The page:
Latest Weekend Argus column, unedited. -- AD
WE should be pleased that Tony Ehrenreich, the perpetually whining Cosatu provincial secretary, has stepped forward to take on the bicycle menace, particularly with regard to the cycle lanes running from Woodbridge Island to the city centre.
Ehrenreich has declared that the lane is for wealthy white Capetonians. It is therefore elite and racist, nothing more than a brutal instrument with which to bludgeon the poor and keep them in their depressingly oppressed corner of the Peninsula.
What’s more, the poor probably don’t even have bicycles and, as Ehrenreich will tell you in that unfortunate tone of voice, must instead make do with overcrowded and unsafe trains, buses and taxis if they wanted to get from one place to the other.
We could, at this stage, take note of transport and public works MEC Robin Carlisle’s comments on the matter, that it was thanks to the neglect of Ehrenreich and his colleagues in the ruling party that the city’s public transport was in such a parlous state. But then this is exactly the sort of thing Carlisle would say. It is, at best, informed opportunism and it is surprising that newspapers still pay attention to such nonsense.
It would be better for all if Carlisle and company could stop harping on about the old days when things ran smoothly. There is a democratic revolution afoot -- and why should Cape Town have an operating metro passenger rail system when, let’s say, Polekwane has none at all?
The city has, meanwhile, pointed that there are also dedicated cycling lanes in Belhar, Athlone and Gugulethu.
Highly unlikely, you’d think, given the general contempt for the people living there.
Nevertheless, one enterprising newspaper duly despatched a team to Gugulethu to check these claims and, lo, there was indeed a cycling lane. But without cyclists.
For 40 minutes the team “monitored” the lane and it just lay there, indolent, untrundled by a single bicycle. Eventually a nearby resident explained that the lane was used in the morning and in the evening when people weren’t at work.
Quite why the team did not return to “monitor” the cycle lane at these times has not been explained. Editorial budgets being what they are these days, a second trip was perhaps out of the question. That was a cheap shot at the accountants, I know, but I feel that, in our age, a newsroom without enough bicycles for its staff is a newsroom that has little regard for its readers.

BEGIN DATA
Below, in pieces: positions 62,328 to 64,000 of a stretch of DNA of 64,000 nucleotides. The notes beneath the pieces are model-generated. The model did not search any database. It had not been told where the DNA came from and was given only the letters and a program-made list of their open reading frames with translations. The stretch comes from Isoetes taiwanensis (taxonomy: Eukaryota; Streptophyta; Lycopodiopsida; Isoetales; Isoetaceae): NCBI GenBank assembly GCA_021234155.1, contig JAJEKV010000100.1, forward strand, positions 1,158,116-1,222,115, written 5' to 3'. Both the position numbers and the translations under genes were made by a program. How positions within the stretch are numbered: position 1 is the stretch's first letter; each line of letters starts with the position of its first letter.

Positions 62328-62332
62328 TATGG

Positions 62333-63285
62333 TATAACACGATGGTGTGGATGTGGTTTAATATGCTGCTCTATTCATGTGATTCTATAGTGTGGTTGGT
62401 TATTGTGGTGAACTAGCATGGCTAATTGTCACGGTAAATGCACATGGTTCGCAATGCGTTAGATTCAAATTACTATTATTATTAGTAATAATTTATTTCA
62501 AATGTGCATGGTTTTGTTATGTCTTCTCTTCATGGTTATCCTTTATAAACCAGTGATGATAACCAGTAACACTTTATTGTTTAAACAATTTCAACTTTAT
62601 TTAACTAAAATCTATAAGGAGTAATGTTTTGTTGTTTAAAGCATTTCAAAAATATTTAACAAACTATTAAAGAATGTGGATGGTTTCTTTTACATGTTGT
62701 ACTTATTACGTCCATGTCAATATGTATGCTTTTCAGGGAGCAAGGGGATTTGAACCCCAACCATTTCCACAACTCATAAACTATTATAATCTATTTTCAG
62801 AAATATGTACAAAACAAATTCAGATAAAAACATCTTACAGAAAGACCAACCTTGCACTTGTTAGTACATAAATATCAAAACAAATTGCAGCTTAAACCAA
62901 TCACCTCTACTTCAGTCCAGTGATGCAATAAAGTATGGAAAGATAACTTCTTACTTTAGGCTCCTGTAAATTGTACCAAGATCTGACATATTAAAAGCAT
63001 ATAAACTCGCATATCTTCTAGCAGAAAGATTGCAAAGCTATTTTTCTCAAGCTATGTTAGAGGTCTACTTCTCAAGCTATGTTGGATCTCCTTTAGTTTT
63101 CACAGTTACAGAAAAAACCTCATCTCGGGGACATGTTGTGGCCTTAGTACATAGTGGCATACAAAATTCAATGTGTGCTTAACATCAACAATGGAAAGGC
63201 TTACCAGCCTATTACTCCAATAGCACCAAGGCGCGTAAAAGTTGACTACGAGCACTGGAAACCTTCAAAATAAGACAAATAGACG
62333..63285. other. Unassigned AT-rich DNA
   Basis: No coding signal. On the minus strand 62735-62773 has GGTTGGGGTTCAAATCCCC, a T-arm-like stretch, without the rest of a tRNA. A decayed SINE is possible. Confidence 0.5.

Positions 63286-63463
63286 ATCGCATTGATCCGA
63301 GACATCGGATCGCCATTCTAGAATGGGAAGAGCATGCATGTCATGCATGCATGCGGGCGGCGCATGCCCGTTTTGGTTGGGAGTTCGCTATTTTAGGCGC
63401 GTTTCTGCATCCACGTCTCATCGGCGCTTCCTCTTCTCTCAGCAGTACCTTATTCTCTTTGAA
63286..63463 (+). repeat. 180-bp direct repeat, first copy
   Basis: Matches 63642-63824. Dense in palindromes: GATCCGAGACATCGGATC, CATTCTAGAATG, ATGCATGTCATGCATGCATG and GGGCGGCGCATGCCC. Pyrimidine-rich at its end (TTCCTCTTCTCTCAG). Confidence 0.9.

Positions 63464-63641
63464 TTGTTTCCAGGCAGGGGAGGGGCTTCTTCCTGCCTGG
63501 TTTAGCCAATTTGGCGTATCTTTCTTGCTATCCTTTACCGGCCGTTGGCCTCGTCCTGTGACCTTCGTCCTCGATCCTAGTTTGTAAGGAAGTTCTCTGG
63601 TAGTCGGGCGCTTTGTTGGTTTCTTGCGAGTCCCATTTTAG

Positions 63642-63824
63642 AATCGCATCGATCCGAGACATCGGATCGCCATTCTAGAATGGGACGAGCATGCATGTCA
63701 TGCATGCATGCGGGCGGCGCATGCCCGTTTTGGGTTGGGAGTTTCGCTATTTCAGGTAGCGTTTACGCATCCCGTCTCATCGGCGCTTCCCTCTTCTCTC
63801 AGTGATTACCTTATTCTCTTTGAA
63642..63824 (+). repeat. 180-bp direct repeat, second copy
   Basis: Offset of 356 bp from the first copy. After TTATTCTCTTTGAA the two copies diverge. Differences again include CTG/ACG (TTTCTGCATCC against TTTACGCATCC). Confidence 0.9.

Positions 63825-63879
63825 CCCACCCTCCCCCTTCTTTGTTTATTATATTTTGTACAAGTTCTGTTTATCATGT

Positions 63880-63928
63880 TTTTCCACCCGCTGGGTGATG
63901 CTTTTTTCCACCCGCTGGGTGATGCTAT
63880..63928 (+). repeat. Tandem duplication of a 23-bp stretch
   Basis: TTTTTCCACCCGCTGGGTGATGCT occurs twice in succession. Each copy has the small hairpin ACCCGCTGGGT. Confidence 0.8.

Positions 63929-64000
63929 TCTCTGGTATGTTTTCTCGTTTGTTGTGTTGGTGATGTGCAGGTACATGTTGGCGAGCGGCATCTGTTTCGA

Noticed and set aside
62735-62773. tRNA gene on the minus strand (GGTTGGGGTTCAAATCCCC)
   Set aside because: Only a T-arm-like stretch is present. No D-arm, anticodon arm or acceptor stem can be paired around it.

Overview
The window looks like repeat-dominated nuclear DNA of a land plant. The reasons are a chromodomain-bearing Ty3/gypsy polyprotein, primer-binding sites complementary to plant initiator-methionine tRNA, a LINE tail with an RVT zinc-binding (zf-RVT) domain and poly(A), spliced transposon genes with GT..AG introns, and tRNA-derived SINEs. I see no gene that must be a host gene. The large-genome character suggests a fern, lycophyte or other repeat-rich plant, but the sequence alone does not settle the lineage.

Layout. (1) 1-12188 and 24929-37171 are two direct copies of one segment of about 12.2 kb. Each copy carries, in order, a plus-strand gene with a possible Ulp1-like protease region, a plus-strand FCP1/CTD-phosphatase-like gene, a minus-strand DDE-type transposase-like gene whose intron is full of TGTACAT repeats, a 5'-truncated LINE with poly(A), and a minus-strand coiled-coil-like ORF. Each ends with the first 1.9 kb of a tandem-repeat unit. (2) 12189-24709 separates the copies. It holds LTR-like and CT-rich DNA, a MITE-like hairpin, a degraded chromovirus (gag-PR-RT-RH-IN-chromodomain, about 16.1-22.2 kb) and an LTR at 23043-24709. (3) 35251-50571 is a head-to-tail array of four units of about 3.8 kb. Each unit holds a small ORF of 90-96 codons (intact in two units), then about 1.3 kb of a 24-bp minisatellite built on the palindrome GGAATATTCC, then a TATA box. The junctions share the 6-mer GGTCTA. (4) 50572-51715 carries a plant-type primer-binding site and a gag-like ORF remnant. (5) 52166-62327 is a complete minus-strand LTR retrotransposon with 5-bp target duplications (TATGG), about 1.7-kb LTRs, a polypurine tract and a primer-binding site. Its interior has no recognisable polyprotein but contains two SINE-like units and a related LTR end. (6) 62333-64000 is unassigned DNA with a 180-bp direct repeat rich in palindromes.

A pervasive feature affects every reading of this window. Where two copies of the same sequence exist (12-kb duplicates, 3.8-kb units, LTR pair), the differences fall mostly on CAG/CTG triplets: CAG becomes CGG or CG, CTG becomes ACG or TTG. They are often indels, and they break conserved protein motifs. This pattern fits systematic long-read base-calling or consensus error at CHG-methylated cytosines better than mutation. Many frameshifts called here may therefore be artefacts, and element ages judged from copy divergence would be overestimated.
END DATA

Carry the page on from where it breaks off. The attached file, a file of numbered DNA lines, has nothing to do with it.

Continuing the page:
But, suffice it to say, had the team returned, five would get you ten that most of those making use of the lane would be pedestrians, not cylists -- something that would no doubt please Ehrenreich.
The ANC’s constituency is the downtrodden. As long as they’re mired in neglect, the miserable drones remain ballot box fodder. That, at least, is the apparent thinking in Luthuli House. God forbid the city dare suggest the masses even begin to enjoy a leisure activity like cycling. Next thing they’ll be happy and thinking for themselves -- and that’s bad news for the revolution.
Besides, the revolution’s vehicle of choice is not the bicycle. It is the luxury high-performance motor car. With a price tag of a million-plus. And a classy hood ornament. Like a 19-year-old girl with raw fish on her groin.
Which brings us to the vulgar businessman Kenny Kunene, who served up sushi in such a manner at his trashy waterfront nightclub last weekend.
Guests included the ANC Youth League’s celebritarded president, Julius Malema, who typically made most of nearest microphone, this time to inanely challenge the authorities to enforce liquor bylaws at establishments frequented by the ANC's nob class.
And typically, especially where Malema is concerned, the ANC leadership has once again defaulted to damage control mode, and has distanced itself from the incident.
Kunene, too, has foresworn nyotaimori, or “body sushi”, which he once defended as a noble and ancient Japanese custom.
It is nothing of the sort. The practice is rare in Japan, and its roots probably lay with the Yakuza, or Japanese mafia. This of course would explain why Kunene and those like him so often dress like pimps and gangsters -- because they eat like them.
Another ancient Japanese custom is seppuku, or “stomach cutting”, a ritual suicide formed part of bushido, the samurai code.
In order to attenuate shame, a disgraced warrior -- or revolutionary, if you will -- would plunge a sharp knife into his abdomen. Hacking at himself in a sidewards motion, he would attempt to disembowel himself. At the same time, he would bare his neck, so that his kaishakunin, a personally selected attendant or second, could lop off his head with a sword.
There’s a lot to be said for the old ways.